AIA Insurance in the news, for all the wrong reasons

23/05/2017 Leave a comment

This photo is the mother of Ms Linda Ting, who had a sad…no…make that tragic story to tell about her poor mother who did not get her insurance payout from American International Assurance aka AIA. It is a story that I know is true because I am facing something similar with Great Eastern Life with regards to my late dad not being paid by them after he had been diligently paying his premiums all those years. Here is Linda’s story, taken from her Facebook post:

All my life I have believed in the concept of insurance, and that it can help when I am have falling ill or provide relief for my children when I finally leave this world behind.

I am writing an utterly bitter experience with AIA so those of you who consider insuring yourself with them, can hopefully benefit from my unfortunate incident.

Let me share a little bit about my mother with you. She used to make coffee for a living, not rich but very thrifty; supporting the livelihood of 7 children. She loved her children and grandchildren with all her heart.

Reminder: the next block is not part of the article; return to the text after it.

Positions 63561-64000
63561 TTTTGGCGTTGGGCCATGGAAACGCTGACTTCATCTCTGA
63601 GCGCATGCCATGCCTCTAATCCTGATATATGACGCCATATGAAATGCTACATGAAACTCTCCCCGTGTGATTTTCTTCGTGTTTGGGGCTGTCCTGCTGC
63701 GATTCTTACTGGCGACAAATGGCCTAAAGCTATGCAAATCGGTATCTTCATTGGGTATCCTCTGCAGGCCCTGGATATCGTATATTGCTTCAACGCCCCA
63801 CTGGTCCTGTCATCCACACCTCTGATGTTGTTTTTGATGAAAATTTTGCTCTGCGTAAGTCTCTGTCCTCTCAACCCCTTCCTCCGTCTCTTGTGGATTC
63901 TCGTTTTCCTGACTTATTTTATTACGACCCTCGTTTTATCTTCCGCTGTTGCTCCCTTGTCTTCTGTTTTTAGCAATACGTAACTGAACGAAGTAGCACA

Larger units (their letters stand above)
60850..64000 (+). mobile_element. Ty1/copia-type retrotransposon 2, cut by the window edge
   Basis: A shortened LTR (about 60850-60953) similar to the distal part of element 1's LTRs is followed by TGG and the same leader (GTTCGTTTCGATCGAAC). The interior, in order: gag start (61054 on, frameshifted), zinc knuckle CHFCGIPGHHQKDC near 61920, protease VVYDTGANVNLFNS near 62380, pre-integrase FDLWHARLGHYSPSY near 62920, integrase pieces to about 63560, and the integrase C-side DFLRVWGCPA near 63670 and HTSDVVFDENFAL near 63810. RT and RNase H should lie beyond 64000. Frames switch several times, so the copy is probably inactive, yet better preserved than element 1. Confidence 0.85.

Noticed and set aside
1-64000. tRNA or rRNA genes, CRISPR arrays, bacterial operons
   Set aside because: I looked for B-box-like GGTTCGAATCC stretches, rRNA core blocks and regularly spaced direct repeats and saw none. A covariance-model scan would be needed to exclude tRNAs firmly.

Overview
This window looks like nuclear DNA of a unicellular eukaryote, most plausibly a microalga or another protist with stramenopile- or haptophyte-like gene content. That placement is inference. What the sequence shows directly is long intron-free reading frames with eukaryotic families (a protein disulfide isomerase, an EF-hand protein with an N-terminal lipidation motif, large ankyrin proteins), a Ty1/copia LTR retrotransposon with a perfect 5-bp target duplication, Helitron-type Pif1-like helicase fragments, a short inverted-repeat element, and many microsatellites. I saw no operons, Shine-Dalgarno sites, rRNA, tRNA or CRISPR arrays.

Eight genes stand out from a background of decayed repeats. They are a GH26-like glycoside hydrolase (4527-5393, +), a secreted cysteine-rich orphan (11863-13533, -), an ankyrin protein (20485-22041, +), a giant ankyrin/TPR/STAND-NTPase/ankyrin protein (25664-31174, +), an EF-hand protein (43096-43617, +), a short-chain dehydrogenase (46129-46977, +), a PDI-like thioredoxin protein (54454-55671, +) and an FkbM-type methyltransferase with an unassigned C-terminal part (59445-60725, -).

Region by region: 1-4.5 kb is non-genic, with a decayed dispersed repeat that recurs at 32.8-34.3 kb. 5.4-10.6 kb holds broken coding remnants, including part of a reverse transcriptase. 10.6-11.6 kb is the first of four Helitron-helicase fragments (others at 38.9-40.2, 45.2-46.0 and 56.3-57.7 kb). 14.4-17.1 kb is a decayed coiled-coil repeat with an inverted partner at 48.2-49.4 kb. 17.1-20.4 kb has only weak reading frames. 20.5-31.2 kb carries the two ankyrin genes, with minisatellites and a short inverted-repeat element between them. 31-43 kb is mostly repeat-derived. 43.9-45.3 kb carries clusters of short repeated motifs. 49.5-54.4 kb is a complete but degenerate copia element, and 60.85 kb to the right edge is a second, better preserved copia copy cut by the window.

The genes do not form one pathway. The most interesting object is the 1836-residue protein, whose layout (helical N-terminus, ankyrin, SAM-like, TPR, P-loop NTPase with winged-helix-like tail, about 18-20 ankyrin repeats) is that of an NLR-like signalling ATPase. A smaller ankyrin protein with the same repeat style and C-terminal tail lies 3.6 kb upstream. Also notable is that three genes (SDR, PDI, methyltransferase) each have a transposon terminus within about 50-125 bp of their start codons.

Around 15 years ago when she was finally retired, she was unfortunately diagnosed with dementia. It was extremely painful to watch my mother become a shell of strong independent woman she was. During the last few years of her life, she was immobilised and had to be sent to a nursing home for the adequate medical care she needed. She passed away in February 2017 from gangrene poisoning and pneumonia at the age of 92. It was excruciating to watch her final 8 months of struggle, but the only comfort was that she no longer needs to feel physical pain.

Around 30 years ago, my mother has signed up for 3 AIA policies in her 60s. During that time, despite insurance being largely unpopular, she wanted to leave a legacy with whatever little she had for her children. As she was illiterate and never received any education, she had trusted the agent and AIA to provide comfort for her family when she is no longer around.

When dementia took whatever consciousness was left in her in late 2000s, I took up the responsibility to maintain the routine payments of the premiums for the policies. There was no way I was going to let the legacy of my mother lapse.